Alumnus of the Week; Korean-Based Marine Engineer, Ken Korir

IMG-20160928-WA0005“Hello Tobias, I hope you are doing well over there. I’m sorry for taking long to get back to you. I had sailed out in the last two weeks to avoid the typhoons here. It’s already 10:30 pm here. I am also set to sail tomorrow for the next three days. Attached here are the answers to the interview questions we discussed earlier.”

That is the mail I received from one Ken Korir. It was on Sunday, at 4.30PM Kenyan time. Yes, if you did not know, South Korea is six hours ahead of Kenya. Ken is one of the four JKUAT Marine Engineering students who are currently in South Korean waters undertaking onboard training under the Korea Maritime and Ocean University (KMOU). The KMOU is South Korea’s national University for maritime study, transportation, science and engineering. It is located in Yeondo-gu in Busan. As a requirement by the International Maritime Organization (IMO), one is required to undertake a 12 months’ seaboard training before or after completing undergraduate course in Marine Engineering. Despite the huge potential that Marine Engineering has, it is considerably an untapped field in Kenya, and the country lacks a training ship where students can undertake their onboard training. This has steered the University’s Department of Marine Engineering to find ways of ensuring their students get this crucial training upon finishing the five-year course work.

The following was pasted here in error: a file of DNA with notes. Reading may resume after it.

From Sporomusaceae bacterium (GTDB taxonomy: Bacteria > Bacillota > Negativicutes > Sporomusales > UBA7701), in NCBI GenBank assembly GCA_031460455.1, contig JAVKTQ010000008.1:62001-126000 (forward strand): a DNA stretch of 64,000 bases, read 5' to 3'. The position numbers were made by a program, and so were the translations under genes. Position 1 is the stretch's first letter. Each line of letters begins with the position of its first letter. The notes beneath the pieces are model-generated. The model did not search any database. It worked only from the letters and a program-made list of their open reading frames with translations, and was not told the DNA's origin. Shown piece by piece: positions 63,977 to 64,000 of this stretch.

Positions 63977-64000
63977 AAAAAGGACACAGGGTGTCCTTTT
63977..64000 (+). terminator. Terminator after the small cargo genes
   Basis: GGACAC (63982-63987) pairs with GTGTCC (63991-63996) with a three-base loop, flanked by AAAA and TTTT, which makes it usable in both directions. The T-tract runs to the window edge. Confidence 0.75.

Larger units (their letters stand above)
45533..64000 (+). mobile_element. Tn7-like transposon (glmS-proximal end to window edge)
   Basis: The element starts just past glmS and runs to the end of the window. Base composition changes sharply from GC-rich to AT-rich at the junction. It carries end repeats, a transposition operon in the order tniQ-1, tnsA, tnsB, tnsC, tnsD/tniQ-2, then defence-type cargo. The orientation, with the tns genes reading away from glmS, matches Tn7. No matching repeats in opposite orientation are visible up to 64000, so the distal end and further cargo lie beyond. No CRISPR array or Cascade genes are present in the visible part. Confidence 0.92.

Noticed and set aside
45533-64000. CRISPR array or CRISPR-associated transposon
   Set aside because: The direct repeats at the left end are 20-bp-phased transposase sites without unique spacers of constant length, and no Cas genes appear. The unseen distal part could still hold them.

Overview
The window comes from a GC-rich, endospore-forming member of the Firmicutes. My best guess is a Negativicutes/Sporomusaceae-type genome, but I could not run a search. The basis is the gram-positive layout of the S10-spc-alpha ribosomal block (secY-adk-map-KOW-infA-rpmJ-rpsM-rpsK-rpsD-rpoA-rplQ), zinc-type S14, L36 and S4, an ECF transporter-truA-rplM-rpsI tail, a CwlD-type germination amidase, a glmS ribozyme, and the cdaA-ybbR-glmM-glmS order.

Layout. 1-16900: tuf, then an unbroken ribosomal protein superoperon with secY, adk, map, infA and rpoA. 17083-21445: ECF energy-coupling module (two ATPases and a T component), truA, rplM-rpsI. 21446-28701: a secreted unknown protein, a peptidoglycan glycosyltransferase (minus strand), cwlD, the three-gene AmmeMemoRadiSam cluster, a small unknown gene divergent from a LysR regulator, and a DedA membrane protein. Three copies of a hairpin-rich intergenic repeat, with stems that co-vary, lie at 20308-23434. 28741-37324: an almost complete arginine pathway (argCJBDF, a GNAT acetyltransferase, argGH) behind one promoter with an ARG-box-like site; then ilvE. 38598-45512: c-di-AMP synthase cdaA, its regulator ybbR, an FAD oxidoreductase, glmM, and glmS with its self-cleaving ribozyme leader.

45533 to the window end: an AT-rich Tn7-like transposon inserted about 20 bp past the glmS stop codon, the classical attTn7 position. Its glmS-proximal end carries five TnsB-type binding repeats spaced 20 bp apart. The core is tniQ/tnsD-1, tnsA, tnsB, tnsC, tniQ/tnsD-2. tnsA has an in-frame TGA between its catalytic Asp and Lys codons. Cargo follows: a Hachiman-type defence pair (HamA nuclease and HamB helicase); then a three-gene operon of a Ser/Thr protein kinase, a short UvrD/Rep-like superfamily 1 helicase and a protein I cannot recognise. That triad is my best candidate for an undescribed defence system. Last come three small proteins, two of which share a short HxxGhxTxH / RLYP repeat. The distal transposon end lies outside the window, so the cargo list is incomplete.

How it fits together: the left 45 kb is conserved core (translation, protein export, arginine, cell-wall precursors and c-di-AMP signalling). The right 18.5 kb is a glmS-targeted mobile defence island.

In their latest effort towards the same, the University has facilitated six students to get this training abroad. Two students are currently in Brazil, aboard Merchant Ship, Stellar Cosmo. Do you remember the story we featured two weeks ago on the ‘Alumnus of the Week segment’? C’mon, you don’t? Feel free to read it here. It was about one Joseph Ngaru, also undertaking his onboard training in Brazil. We will be highlighting the experiences of these formidable JKUAT alumni who are putting their best feet forward in lands far away from home with the hope of getting back and transforming the society.

This week therefore we go to South Korea hear the sentiments and the experience that Mr. Ken Korir has had so far.

kmou
The Korea Maritime and Ocean University

Briefly describe your career journey this far.

I completed my undergraduate in December 2015 and now continuing with my onboard training after which am to undertake a COC examination offered by the KMA (Kenya Maritime Authority). I started my training here this April 2016, as one of the four students who were selected to undertake the training at KMOU under the scholarship of Mr. Bang in collaboration with JKUAT and KMOU.

Apart from the academic provision, what role has JKUAT played in your career development?

JKUAT has played an important role in equipping me with the knowledge that is up to the international standards. This makes me competent in the maritime field.

IMG-20160926-WA0033
The Marine Selfie

How would you describe the kind of training you got in JKUAT in the field of Marine Engineering?

Marine Engineering is a new field in Kenya but JKUAT has stood up to the challenges of venturing into this field, with trained and competent staff in the field. What JKUAT offers is as per the requirements of the IMO.

Do you think studying at JKUAT has made you uniquely equipped and qualified to handle various jobs and initiatives? If yes, kindly elaborate.